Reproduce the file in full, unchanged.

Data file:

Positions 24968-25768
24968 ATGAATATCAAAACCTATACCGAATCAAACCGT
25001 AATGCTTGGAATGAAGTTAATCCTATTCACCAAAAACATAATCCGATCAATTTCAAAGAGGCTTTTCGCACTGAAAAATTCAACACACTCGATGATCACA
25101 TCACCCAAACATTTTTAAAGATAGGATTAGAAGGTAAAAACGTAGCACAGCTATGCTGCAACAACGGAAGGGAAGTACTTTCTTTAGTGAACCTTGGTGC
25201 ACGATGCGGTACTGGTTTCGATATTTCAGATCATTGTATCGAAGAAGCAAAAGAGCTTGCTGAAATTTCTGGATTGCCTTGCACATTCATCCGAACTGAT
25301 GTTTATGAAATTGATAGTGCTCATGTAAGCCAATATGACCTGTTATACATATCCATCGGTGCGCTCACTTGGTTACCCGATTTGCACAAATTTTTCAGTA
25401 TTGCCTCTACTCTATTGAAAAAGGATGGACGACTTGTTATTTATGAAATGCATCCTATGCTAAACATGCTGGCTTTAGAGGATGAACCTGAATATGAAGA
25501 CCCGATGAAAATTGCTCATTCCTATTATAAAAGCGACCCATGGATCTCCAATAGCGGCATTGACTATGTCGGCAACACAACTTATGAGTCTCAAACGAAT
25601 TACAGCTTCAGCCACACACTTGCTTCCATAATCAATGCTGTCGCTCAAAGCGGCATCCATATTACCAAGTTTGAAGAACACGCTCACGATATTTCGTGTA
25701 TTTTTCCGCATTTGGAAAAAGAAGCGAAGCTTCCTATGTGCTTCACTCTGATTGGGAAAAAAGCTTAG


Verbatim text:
Positions 24968-25768
24968 ATGAATATCAAAACCTATACCGAATCAAACCGT
25001 AATGCTTGGAATGAAGTTAATCCTATTCACCAAAAACATAATCCGATCAATTTCAAAGAGGCTTTTCGCACTGAAAAATTCAACACACTCGATGATCACA
25101 TCACCCAAACATTTTTAAAGATAGGATTAGAAGGTAAAAACGTAGCACAGCTATGCTGCAACAACGGAAGGGAAGTACTTTCTTTAGTGAACCTTGGTGC
25201 ACGATGCGGTACTGGTTTCGATATTTCAGATCATTGTATCGAAGAAGCAAAAGAGCTTGCTGAAATTTCTGGATTGCCTTGCACATTCATCCGAACTGAT
25301 GTTTATGAAATTGATAGTGCTCATGTAAGCCAATATGACCTGTTATACATATCCATCGGTGCGCTCACTTGGTTACCCGATTTGCACAAATTTTTCAGTA
25401 TTGCCTCTACTCTATTGAAAAAGGATGGACGACTTGTTATTTATGAAATGCATCCTATGCTAAACATGCTGGCTTTAGAGGATGAACCTGAATATGAAGA
25501 CCCGATGAAAATTGCTCATTCCTATTATAAAAGCGACCCATGGATCTCCAATAGCGGCATTGACTATGTCGGCAACACAACTTATGAGTCTCAAACGAAT
25601 TACAGCTTCAGCCACACACTTGCTTCCATAATCAATGCTGTCGCTCAAAGCGGCATCCATATTACCAAGTTTGAAGAACACGCTCACGATATTTCGTGTA
25701 TTTTTCCGCATTTGGAAAAAGAAGCGAAGCTTCCTATGTGCTTCACTCTGATTGGGAAAAAAGCTTAG